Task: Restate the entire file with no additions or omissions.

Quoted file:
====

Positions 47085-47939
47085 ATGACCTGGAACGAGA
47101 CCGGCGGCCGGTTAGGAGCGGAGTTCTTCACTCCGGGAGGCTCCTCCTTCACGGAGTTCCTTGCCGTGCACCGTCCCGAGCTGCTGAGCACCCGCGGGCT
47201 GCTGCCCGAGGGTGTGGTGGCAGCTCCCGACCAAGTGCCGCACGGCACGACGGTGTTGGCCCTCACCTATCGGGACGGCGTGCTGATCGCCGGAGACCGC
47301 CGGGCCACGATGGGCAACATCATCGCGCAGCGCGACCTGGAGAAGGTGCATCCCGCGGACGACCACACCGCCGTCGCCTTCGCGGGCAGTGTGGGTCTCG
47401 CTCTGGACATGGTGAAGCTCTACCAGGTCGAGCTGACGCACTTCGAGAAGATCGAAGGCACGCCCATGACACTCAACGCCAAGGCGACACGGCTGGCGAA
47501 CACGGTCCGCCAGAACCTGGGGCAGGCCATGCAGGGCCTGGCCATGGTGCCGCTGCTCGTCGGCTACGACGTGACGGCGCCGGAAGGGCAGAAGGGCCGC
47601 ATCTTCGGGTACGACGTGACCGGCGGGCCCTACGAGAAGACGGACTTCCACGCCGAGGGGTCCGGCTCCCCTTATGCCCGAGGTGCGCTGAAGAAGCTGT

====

Positions 47085-47939
47085 ATGACCTGGAACGAGA
47101 CCGGCGGCCGGTTAGGAGCGGAGTTCTTCACTCCGGGAGGCTCCTCCTTCACGGAGTTCCTTGCCGTGCACCGTCCCGAGCTGCTGAGCACCCGCGGGCT
47201 GCTGCCCGAGGGTGTGGTGGCAGCTCCCGACCAAGTGCCGCACGGCACGACGGTGTTGGCCCTCACCTATCGGGACGGCGTGCTGATCGCCGGAGACCGC
47301 CGGGCCACGATGGGCAACATCATCGCGCAGCGCGACCTGGAGAAGGTGCATCCCGCGGACGACCACACCGCCGTCGCCTTCGCGGGCAGTGTGGGTCTCG
47401 CTCTGGACATGGTGAAGCTCTACCAGGTCGAGCTGACGCACTTCGAGAAGATCGAAGGCACGCCCATGACACTCAACGCCAAGGCGACACGGCTGGCGAA
47501 CACGGTCCGCCAGAACCTGGGGCAGGCCATGCAGGGCCTGGCCATGGTGCCGCTGCTCGTCGGCTACGACGTGACGGCGCCGGAAGGGCAGAAGGGCCGC
47601 ATCTTCGGGTACGACGTGACCGGCGGGCCCTACGAGAAGACGGACTTCCACGCCGAGGGGTCCGGCTCCCCTTATGCCCGAGGTGCGCTGAAGAAGCTGT